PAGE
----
Popkov believes that Afanasyev could be put under pressure through other prisoners, but does note that Gennady has told him that there are some totally normal and decent people there who support one another. 

In the above-cited ‘interview’ Afanasyev gave to Ukrinform, he explained how he had spent his 25th birthday on Nov 8.  His cellmates had even managed to prepare a birthday ‘cake’ in prison conditions.  He’d had a good day, he says, thanks to the good attitude and mutual support between the co-prisoners, but particularly thanks to the huge number of letters he received from all around the world. 

Both Popkov and Olga Afanasyeva, Gennady’s mother confirm that the Ukrainian Foreign Ministry has become more active in trying to find ways to get the four Ukrainians (and all others illegally held in Russia) home. 

The problem at the moment is that the case is entirely political and it is the Kremlin which will decide.  Pressure can, however, and must be laid on Russia to release the men.  It has been acknowledged by the Parliamentary Assembly of the Council of Europe that all these prisoners fall under the Minsk Agreement and should be released. Acknowledged, but seldom loudly stated, and more pressure needs to be placed also on international bodies to stress that Russia’s release of all Ukrainians illegally held must be a prerequisite for the removal of sanctions.


The four opponents of Russia’s annexation of Crimea were arrested in May 2014, and held incommunicado for weeks before being taken to Russia, when on May 30 the FSB or Russian Security Service claimed that they had been involved in a ‘Right Sector terrorist plot’.  There was nothing to indicate any presence of the ultra-nationalist Right Sector in Crimea, and the idea that Kolchenko, who is a committed left-wing anarchist would have taken part in a far-right movement’s ‘plot’ was absurd. 

There was no evidence of ‘terrorism’ against any of the four Ukrainians;

There are serious grounds for believing that all were subjected to torture;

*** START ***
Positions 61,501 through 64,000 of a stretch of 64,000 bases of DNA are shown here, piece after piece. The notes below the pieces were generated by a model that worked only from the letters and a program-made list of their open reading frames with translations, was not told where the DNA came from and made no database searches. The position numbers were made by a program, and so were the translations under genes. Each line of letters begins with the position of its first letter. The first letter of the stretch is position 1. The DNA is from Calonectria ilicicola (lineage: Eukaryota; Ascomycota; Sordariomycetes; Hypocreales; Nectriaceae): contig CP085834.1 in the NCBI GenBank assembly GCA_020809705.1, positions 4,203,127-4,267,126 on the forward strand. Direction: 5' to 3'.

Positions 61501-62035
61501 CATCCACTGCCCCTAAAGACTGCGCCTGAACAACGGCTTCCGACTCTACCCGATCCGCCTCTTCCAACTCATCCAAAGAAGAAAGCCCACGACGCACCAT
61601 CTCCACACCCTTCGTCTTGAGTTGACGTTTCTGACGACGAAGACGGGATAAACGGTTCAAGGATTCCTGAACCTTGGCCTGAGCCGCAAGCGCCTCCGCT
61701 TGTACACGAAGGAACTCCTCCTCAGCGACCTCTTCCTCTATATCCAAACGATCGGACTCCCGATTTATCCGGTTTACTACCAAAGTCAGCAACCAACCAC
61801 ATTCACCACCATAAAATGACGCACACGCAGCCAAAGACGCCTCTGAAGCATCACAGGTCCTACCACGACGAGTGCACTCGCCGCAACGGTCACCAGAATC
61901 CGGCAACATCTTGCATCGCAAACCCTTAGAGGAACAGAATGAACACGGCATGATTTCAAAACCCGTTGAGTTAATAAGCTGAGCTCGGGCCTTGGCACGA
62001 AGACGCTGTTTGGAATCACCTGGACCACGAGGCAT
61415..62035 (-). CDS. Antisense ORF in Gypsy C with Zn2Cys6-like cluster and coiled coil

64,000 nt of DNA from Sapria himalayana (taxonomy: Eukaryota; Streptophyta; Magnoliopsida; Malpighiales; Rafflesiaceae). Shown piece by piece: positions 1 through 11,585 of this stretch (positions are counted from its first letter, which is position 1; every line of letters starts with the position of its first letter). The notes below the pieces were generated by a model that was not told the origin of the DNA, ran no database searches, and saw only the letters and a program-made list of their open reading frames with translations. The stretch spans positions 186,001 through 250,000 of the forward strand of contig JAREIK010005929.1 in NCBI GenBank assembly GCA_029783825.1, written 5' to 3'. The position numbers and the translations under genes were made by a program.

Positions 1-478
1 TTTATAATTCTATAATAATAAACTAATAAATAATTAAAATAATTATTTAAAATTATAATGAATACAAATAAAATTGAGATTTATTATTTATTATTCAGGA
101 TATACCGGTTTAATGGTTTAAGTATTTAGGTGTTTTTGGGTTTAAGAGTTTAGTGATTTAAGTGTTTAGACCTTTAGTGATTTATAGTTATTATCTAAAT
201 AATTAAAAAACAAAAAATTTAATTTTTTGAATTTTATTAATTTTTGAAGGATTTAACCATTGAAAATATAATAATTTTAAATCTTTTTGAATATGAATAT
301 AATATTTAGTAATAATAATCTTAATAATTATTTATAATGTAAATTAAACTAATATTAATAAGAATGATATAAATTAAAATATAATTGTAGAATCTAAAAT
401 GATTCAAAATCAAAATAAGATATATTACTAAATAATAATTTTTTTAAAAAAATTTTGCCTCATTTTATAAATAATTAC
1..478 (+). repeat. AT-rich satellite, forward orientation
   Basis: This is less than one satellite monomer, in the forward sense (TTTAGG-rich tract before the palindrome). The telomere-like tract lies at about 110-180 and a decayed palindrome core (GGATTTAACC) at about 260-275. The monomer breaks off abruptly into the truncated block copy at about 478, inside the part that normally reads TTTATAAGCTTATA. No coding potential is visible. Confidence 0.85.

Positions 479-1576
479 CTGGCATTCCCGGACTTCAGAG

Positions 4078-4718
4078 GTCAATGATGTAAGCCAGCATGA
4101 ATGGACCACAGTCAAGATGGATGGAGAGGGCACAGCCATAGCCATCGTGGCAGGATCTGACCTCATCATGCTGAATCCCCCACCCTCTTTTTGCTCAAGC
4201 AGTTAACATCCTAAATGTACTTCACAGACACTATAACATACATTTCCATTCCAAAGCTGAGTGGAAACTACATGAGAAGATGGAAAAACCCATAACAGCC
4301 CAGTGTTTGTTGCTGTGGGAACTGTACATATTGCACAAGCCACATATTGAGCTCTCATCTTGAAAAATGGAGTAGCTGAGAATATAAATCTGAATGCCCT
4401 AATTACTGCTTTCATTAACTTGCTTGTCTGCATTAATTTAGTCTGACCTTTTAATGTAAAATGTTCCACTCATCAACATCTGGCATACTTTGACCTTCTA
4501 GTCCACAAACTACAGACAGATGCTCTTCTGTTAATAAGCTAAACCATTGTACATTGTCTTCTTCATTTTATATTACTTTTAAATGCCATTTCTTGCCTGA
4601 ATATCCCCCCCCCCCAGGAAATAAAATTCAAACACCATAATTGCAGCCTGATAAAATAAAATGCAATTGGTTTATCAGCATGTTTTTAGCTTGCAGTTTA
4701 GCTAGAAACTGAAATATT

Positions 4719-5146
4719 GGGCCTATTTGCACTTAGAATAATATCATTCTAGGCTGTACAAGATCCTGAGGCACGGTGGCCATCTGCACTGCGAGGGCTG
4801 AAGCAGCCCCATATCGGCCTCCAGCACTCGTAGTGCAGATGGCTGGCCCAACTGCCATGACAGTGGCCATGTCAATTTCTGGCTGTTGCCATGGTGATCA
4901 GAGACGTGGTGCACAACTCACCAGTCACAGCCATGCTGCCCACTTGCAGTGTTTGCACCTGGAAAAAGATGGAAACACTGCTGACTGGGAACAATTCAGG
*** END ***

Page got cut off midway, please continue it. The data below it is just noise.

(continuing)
There was almost total secrecy about the case before the trial, with the men’s lawyers prohibited from saying anything about it;

All are Ukrainians and were illegally taken from Crimea to Russia with the latter claiming that they have ‘automatically’ become Russian nationals;

All international bodies and democratic countries have publicly demanded the release of two men – Oleg Sentsov and Oleksandr Kolchenko as required by the Minsk Accords (and implicitly the other two when they speak of ‘all others illegally held”;

Sentsov, Kolchenko and Gennady Afanasyev have been recognized as political prisoners

Oleg Sentsov – world-renowned Ukrainian filmmaker and Euromaidan activist; 39-year-old father of two young children

Sentenced to 20 years imprisonment on charges of being the mastermind of a ‘ultranationalist Right Sector terrorist group’ and planning various ‘terrorist acts’.

He has, from the outset, given a detailed account of the torture he was subjected to, and the threat that if he did not provide the testimony demanded, the FSB would call him the organizer and he’s get a much worse sentence. 

No specific charges, nor anything directly incriminating him in any offence, terrorist or otherwise.

There is nothing to link him with Right Sector

The only ‘evidence’ was the testimony of two other Ukrainians arrested a day earlier, both of whom got minimum sentences (7 years) for ‘cooperating with the investigators’)

One – Gennady Afanasyev – refused to give testimony at the trial, and retracted all previously given testimony as given under torture.  The other – Oleksy Chirniy – refused to testify in court. 

Recognized as a political prisoner by the Memorial Human Rights Centre, and as subject to release under the Minsk Accords.

The court ignored all of the above and sentenced him to 20 years in a maximum security prison.